When we use our reverse discounted cash flow (DCF) model to analyze the future cash flow expectations baked into Best Buy’s stock price, we can provide clear mathematical evidence that the current valuation implies profits will not ever regain 2017 levels. We also provide an additional scenario to highlight the upside potential in shares if Best Buys grows revenue at consensus rates. Each scenario also assumes Best Buy will experience persistently lower NOPAT margins going forward, which could prove conservative.

DCF Scenario 1: we assume Best Buy’s:

  • NOPAT margin falls to 4% (3-year average vs. 5% TTM) in 2021 through 2030 and
  • revenue falls 1% compounded annually from 2021-2030

In this scenario, Best Buy’s NOPAT falls 2% compounded annually for the next decade and the stock is worth $114/share today – equal to the current price. In this scenario, Best Buy earns $1.7 billion in NOPAT in 2030, which would be its lowest NOPAT since 2017.

DCF Scenario 2: Shares Are Worth $153+: If we assume Best Buy’s:

  • NOPAT margin falls to 4% (3-year average) from 2021 through 2030 and
  • revenue grows at a 3% CAGR (2021-2023 consensus CAGR) from 2021-2030 then

BBY is worth $153/share today – a 34% upside to the current price. See the math behind this reverse DCF scenario. In this scenario, Best Buy NOPAT grows 2% compounded annually over the next 10 years and is just $2.5 billion in 2030, or 6% below TTM levels. For reference, Best Buy grew NOPAT 7% compounded annually before the pandemic from 2014 to 2019. Should Best Buy grow NOPAT more in line with historical growth rates, then the stock has even more upside.

Figure 8 shows Best Buy’s historical NOPAT alongside its implied NOPAT in each of the above DCF scenarios.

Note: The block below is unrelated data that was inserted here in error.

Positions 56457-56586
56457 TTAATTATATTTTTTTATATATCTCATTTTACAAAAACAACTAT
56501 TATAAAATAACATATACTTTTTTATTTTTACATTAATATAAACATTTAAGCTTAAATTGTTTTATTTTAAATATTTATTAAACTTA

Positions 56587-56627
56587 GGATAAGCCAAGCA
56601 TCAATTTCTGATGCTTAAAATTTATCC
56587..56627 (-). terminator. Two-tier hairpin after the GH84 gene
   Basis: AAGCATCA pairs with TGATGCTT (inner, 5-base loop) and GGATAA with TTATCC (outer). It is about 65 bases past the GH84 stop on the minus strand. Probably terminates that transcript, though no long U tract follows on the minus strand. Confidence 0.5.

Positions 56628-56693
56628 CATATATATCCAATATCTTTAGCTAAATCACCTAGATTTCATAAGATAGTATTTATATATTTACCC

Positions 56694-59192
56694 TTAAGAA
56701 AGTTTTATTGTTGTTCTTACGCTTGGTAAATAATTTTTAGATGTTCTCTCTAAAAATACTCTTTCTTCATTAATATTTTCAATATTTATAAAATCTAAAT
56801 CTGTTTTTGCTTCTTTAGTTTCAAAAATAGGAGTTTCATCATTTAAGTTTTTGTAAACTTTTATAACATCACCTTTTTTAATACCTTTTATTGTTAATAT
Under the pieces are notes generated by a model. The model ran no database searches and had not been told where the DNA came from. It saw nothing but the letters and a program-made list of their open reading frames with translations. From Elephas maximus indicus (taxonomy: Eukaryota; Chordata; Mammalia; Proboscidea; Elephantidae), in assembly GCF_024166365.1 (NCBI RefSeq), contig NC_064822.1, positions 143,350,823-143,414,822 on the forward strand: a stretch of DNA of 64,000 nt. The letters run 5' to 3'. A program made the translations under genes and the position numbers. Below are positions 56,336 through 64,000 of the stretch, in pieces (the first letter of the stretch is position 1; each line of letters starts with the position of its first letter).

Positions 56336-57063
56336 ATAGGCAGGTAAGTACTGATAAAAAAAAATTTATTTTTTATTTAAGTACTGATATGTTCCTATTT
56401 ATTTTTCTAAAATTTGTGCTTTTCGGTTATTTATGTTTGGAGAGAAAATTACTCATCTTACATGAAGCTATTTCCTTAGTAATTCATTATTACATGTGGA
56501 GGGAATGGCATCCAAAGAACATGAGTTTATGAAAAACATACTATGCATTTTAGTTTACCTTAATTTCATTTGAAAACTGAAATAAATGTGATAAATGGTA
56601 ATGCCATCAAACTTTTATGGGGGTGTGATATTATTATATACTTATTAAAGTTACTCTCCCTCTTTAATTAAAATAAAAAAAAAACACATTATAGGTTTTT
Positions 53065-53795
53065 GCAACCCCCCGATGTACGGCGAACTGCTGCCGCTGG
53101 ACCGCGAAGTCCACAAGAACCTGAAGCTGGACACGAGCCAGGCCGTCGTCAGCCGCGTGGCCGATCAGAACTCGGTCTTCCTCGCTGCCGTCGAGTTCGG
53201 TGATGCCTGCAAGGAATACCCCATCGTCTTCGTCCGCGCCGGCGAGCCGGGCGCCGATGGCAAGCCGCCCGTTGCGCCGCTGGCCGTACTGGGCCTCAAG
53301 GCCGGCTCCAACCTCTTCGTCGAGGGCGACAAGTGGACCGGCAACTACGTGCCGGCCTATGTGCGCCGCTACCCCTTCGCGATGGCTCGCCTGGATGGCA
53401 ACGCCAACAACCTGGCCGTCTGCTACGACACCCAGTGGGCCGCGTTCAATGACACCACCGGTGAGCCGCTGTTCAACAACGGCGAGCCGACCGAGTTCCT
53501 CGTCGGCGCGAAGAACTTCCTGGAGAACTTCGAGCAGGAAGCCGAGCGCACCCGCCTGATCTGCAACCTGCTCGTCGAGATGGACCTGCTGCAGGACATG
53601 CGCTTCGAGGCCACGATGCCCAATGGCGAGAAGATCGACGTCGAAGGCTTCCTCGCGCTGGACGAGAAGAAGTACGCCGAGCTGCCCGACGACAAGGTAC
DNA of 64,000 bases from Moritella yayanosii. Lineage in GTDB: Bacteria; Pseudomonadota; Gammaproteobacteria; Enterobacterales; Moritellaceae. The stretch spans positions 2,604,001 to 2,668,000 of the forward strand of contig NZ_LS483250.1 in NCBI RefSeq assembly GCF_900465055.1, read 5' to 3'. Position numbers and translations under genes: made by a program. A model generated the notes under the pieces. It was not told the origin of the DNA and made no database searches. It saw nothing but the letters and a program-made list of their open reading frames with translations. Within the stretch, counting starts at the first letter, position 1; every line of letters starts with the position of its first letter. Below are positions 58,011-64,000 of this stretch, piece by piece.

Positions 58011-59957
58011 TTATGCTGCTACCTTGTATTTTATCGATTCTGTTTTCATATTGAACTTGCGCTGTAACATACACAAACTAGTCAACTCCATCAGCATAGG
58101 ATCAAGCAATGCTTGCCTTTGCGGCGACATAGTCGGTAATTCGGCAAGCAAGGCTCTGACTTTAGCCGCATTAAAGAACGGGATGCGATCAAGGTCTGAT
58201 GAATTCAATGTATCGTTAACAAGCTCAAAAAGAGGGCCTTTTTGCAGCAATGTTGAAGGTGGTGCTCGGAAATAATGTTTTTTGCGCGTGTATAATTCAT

Figure 8: Best Buy’s Historical and Implied NOPAT: DCF Valuation Scenarios

Sources: New Constructs, LLC and company filings.

Sustainable Competitive Advantages Will Drive Shareholder Value Creation

Here’s a summary of why we think the moat around Best Buy’s business will enable it to continue to generate higher NOPAT than the current market valuation implies. The following competitive advantages also help Best Buy grow its market share over the long term:

  • superior omnichannel platform
  • unrivaled, high-touch customer support
  • high profitability compared to peers

What Noise Traders Miss With Best Buy

These days, fewer investors focus on finding quality capital allocators with shareholder friendly corporate governance. Instead, due to the proliferation of noise traders, the focus is on short-term technical trading trends while more reliable fundamental research is overlooked. Here’s a quick summary of what noise traders are missing:

  • large ecommerce market share gains throughout the pandemic
  • large growth opportunity in digital healthcare
  • growth opportunity with growing membership business
  • historical ability to grow revenue from a smaller physical footprint
  • valuation implies profits will fall to 2017 levels

Earnings Beats, Totaltech Membership Growth, or More Health Tech Could Send Shares Higher

According to Zacks, Best Buy beat EPS estimates in each of the past 12 quarters and doing so again could send shares higher.

Should Best Buy’s early and extended Black Friday promotion successfully offset supply-chain challenges, the company’s holiday sales may do better than expected, and create renewed momentum amongst previously concerned investors.  

In the past, Best Buy launched its Total Tech Support program, which previously primarily included Geek Squad benefits, which helped drive the company’s Services revenues up ~13% year-over-year in calendar 3Q18. Starting on October 5, 2021, revamped Totaltech memberships are available nationwide. The membership could help offset waning post-pandemic consumer electronic demand through additional revenue from membership fees and incremental product purchases from members.

Lastly, should Best Buy launch a bolder digital healthcare program, the market could begin to realize Best Buy’s growth potential beyond consumer electronics.

Dividends and Share Repurchases Could Provide 11.2% Yield

Best Buy has increased its dividend each year since 2013. Since 2016, the firm has paid $2.5 billion in cumulative dividends. The firm’s current dividend, when annualized, provides a 2.4% yield.